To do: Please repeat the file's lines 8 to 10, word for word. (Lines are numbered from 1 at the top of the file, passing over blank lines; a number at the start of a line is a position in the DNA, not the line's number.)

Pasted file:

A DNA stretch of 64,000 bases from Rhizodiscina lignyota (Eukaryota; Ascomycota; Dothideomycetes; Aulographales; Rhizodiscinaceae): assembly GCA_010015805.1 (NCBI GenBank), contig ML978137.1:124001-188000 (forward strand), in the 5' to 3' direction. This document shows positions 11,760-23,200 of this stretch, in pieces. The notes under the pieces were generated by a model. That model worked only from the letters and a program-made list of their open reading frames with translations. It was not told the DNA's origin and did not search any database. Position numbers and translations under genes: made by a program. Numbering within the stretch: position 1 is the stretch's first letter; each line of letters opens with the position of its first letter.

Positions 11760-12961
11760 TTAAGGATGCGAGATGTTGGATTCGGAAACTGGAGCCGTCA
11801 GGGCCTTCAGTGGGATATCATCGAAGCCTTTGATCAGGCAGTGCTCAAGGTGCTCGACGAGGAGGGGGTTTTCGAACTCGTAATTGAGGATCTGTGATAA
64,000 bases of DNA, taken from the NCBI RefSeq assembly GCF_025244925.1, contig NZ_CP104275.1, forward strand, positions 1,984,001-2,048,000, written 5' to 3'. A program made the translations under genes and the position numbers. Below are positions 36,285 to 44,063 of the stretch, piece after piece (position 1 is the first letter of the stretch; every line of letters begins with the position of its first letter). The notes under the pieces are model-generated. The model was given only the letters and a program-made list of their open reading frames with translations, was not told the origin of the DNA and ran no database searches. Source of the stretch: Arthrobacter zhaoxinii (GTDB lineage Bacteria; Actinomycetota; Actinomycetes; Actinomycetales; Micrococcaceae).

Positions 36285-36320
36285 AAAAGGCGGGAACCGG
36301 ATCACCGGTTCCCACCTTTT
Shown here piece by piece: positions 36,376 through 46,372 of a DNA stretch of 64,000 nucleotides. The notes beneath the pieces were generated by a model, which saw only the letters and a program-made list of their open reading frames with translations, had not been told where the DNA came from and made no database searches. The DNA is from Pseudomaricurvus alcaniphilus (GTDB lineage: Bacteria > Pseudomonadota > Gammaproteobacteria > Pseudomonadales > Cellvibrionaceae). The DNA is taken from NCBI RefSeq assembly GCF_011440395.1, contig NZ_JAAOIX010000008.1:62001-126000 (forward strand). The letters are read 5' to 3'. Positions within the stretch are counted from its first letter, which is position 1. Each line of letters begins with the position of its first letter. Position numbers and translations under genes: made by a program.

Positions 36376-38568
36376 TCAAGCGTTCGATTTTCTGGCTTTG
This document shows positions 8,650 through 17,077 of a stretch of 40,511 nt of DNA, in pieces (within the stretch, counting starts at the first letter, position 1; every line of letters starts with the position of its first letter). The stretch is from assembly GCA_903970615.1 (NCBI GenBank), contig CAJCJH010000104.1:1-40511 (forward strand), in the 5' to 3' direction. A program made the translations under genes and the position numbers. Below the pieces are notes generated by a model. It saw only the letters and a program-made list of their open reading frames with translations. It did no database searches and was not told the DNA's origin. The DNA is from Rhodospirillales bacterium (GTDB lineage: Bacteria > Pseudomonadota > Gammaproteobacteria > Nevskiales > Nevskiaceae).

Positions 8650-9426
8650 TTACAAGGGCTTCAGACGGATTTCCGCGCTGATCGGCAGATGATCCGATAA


36301 ATCACCGGTTCCCACCTTTT
Shown here piece by piece: positions 36,376 through 46,372 of a DNA stretch of 64,000 nucleotides. The notes beneath the pieces were generated by a model, which saw only the letters and a program-made list of their open reading frames with translations, had not been told where the DNA came from and made no database searches. The DNA is from Pseudomaricurvus alcaniphilus (GTDB lineage: Bacteria > Pseudomonadota > Gammaproteobacteria > Pseudomonadales > Cellvibrionaceae). The DNA is taken from NCBI RefSeq assembly GCF_011440395.1, contig NZ_JAAOIX010000008.1:62001-126000 (forward strand). The letters are read 5' to 3'. Positions within the stretch are counted from its first letter, which is position 1. Each line of letters begins with the position of its first letter. Position numbers and translations under genes: made by a program.

Positions 36376-38568